FTCode Ransomware Now Steals Saved Login Credentials
January 20: FTCode ransomware victims now have one more thing to worry about with the malware having been upgraded to also steal saved user credentials from email clients and web browsers.
FTCode is a PowerShell-based ransomware strain first spotted in 2013 by security researchers at Sophos, a malware that resurfaced in October 2019 as the final payload in a spam email campaign targeting Italian recipients.
Being fully developed in PowerShell allows it to encrypt its targets’ devices without having to download additional components, while also making it very easy for its developers to add new functionality.
The ‘new and improved’ FTCode ransomware
The newly added info stealer functionality allows FTCode to harvest and exfiltrate the stored credentials before encrypting its victims’ files.
FTCode is now capable of stealing saved credentials from both web browsers (Internet Explorer, Mozilla Firefox, Google Chrome) and email clients (Mozilla Thunderbird and Microsoft Outlook).
The way the ransomware collects the credentials is different for each of the five applications, directly accessing registry keys in the case of Internet Explorer and Microsoft Outlook, while in the case of Mozilla Firefox, Mozilla Thunderbird, and Google Chrome it goes into the folders where the apps store the credentials.
Once the information is harvested, FTCode will deliver it to its operators using a POST request sent to its command-and-control (C2) server, with the usernames and passwords being encoded using the Base64 encoding scheme.
This capability was not available in previous variants as confirmed in a report published by researchers with the Zscaler ThreatLabZ team.
An FTCode Decryptor for those who can capture the encryption keys while having their computers encrypted is available from Certego.
FTCode brought back to life
Security outfit Certego said that it is was the sample Sophos detected in 2013 and speculates that FTCode was revived in recent attacks because PowerShell is integrated by default on Windows devices running at least Windows 7 or Windows Server 2008 R2.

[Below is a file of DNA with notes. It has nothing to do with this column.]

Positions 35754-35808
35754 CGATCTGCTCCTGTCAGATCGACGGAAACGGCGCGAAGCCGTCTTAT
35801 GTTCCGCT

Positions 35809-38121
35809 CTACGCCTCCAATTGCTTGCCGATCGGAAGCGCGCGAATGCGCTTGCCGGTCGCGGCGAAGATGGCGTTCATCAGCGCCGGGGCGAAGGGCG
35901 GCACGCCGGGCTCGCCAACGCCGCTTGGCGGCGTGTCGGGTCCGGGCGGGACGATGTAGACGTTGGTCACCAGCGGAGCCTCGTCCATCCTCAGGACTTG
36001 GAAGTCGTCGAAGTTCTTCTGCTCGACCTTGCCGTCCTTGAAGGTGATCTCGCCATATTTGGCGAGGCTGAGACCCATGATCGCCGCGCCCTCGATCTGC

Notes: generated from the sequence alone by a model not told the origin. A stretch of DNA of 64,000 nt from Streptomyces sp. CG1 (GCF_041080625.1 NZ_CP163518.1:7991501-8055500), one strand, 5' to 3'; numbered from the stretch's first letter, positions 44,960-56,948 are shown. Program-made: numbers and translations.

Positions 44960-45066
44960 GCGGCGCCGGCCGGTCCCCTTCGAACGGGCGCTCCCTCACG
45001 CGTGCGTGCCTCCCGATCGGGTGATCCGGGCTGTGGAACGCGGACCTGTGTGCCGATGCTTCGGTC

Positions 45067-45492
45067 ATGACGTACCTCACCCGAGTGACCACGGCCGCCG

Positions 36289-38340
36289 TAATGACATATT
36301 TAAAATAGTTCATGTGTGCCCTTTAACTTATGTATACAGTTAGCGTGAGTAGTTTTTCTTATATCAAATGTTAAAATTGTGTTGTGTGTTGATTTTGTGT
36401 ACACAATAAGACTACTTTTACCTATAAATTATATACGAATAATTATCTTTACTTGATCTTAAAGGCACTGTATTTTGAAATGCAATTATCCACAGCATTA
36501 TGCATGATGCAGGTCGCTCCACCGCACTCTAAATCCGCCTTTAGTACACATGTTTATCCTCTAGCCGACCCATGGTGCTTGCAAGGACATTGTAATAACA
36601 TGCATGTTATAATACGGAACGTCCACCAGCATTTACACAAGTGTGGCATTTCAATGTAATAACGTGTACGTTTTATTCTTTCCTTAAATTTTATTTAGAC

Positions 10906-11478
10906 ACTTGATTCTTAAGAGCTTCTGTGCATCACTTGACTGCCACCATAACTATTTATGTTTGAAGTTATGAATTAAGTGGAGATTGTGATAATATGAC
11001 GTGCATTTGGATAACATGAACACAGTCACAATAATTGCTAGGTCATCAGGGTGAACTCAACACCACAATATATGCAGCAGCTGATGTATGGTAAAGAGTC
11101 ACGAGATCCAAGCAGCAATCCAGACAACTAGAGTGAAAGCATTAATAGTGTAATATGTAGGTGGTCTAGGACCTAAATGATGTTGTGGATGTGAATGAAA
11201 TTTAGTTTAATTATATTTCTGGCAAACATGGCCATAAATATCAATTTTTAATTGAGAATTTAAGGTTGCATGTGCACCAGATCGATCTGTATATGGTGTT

The FTCode ransomware arrives on its victims’ computers via spam emails containing malicious Word documents camouflaged as invoices, document scans, and resumes, which will drop the JasperLoader malware downloader and then encrypts the device.
However, the encryption will not happen until the malware will gain persistence by adding a scheduled task and a shortcut into the Startup folder.
Right before starting to encrypt the files, FTCode will check for the C:\Users\Public\OracleKit\w00log03.tmp file that acts as a killswitch.
If that file is not found, FTCode generates an encryption key that gets sent to the attackers’ C2 server, an encryption key that can be captured and later used with Certego’s decryptor to restore files on locked computers.
In the next stage, the ransomware also disables the Windows recovery environment and deletes Shadow Volume Copies and Windows backups to make data recovery impossible without paying the ransom.
Next, FTCode starts encrypting files adding the .FTCODE extension to all locked files and READ_ME_NOW.htm ransom notes to every folder.
The attackers ask for $500 ransom to deliver the decryptor to their victims, however, as one of BleepingComputer’s readers has pointed out there have been reports of paying the ransom and not getting the decryptor.